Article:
We compiled a list of the median home value in each state to show how house structure values may vary. Keep in mind this doesn't include possessions. We included total value of flood damages recorded in the state during Water Year 2014 (October 1, 2013 – September 30, 2014). If your state tends to be prone to a lot of flood damage costs, consider getting enough flood insurance to cover your home and possessions.

StateMedian House Value2014 Total Flood Damages
Michigan$122,400$1,807,634,000
Texas$136,000$214,935,300
Florida$159,000$195,360,830
Illinois$173,800$140,693,000
Ohio$129,900$71,149,000
New York$283,400$68,457,499
Tennessee$142,100$52,225,000
Iowa$129,200$46,219,800
Minnesota$186,200$42,660,500
Alabama$125,500$34,613,460
Arkansas$111,400$29,883,000
Idaho$162,900$17,777,500
Arizona$167,500$13,468,000
Indiana$124,200$11,760,850
Nevada$173,700$11,632,500
Pennsylvania$166,000$10,988,000
North Dakota$153,800$10,833,000
New Jersey$315,900$8,850,250
South Dakota$140,500$7,966,000
Mississippi$103,100$6,311,000
Kentucky$123,200$5,716,100
Utah$215,900$5,375,000
Maryland$286,900$5,335,000
Washington$259,500$4,291,000
New Mexico$160,300$4,207,100
California$385,500$3,144,300
Vermont$217,500$3,065,000
New Hampshire$237,300$3,061,000
North Carolina$154,900$2,829,000
West Virginia$103,800$2,483,000
South Carolina$139,900$2,346,500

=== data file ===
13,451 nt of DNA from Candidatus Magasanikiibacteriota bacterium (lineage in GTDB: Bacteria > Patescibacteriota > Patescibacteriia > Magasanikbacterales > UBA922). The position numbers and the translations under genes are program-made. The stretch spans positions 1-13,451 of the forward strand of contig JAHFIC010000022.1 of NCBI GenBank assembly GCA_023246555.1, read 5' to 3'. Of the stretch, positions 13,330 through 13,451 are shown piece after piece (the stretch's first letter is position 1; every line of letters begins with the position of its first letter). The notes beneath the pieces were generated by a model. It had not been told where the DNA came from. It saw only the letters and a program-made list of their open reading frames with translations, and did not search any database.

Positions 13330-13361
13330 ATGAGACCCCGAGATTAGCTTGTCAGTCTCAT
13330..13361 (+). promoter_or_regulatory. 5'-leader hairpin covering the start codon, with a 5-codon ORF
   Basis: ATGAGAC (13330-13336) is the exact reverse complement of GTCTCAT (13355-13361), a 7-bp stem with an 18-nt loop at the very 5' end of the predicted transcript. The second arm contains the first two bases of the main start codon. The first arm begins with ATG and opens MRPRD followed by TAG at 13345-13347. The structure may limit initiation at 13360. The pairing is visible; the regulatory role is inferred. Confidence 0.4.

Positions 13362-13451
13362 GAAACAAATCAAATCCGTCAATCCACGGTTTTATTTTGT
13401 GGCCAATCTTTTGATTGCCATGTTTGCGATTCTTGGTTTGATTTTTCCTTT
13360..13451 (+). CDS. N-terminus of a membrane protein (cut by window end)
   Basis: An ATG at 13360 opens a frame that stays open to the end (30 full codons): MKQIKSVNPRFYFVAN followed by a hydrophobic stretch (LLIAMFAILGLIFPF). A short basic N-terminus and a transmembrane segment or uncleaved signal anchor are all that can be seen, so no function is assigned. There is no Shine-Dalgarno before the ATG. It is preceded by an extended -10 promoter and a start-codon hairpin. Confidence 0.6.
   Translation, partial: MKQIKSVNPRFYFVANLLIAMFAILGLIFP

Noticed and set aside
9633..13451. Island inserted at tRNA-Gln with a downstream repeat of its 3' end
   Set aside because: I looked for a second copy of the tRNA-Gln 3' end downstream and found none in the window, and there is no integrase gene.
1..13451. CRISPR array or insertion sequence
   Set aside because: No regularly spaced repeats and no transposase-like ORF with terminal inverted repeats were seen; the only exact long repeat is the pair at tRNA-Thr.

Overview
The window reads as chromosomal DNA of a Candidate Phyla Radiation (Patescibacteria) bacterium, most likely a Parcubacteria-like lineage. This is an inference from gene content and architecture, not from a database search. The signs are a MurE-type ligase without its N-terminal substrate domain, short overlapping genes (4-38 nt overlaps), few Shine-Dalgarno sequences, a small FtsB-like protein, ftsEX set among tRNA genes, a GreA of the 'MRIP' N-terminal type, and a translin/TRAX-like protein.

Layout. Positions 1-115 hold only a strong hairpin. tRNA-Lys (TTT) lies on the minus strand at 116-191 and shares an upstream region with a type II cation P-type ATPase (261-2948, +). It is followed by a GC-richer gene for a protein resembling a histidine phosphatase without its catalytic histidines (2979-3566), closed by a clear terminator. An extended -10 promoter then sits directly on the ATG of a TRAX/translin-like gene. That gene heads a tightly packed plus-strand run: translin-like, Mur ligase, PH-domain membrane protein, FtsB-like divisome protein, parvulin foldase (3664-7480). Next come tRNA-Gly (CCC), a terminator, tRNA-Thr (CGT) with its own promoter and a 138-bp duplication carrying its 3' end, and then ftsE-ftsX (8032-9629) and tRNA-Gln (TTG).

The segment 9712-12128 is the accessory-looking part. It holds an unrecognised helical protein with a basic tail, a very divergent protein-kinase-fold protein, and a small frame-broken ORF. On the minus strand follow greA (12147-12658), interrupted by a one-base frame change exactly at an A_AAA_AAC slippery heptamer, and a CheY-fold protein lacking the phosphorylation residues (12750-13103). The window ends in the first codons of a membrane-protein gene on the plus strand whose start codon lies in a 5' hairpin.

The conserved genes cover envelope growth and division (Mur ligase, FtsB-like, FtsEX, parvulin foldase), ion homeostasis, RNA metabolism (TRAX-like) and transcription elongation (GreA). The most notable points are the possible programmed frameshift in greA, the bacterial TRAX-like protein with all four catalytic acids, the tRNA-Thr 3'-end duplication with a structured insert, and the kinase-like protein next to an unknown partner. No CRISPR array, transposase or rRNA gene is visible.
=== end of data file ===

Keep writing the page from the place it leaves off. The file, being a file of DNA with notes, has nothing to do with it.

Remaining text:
Maine$173,800$1,994,000
Nebraska$133,200$1,906,000
Montana$193,500$1,855,500
Colorado$247,800$1,773,000
Louisiana$144,100$1,733,000
Wyoming$194,800$1,280,000
Missouri$138,400$1,013,000
Massachusetts$333,100$1,003,000
Alaska$250,000$912,000
Virginia$245,000$555,500
Kansas$132,000$546,600
Oklahoma$117,900$537,000
Georgia$148,100$495,500
Wisconsin$165,800$464,000
Rhode Island$238,000$84,000
Oregon$237,300$0
Connecticut$270,500$0
Delaware$231,500$0
Hawaii$515,300$0

Many policies also have individual limits on possessions within a specific category. Instead of focusing on the lump sum of coverage, consider how much you will need to protect your individual possessions by categorizing them. For example, if you have a trading card collection worth $10,000, some flood insurance policies may not pay out enough to cover your loss. Private flood insurers may be better suited to insure for speciality items like these.

Here is how limits differ between a private and federal policy:

Coverage For…

Private Insurer LimitNFIP Limit
Building Structure$500,000$250,000
Fine Art$5,000Up to $2,500 for fine art, collectibles, furs, jewelry and business property combined
Collectibles$5,000
Furs$5,000
Jewelry & Silverware$5,000
Business Property$15,000
Golf Carts$5,000No coverage
Additional living expenses$7,500No coverage

The amount of coverage for living expenses is important if you live in an area with extreme flooding. Should your home become uninhabitable, your insurer may cover the cost of relocating and paying for a hotel stay until your house is rebuilt. Federal policies do not protect you from such expenses. Therefore, if this is something you want, you may need to seek out a private insurer.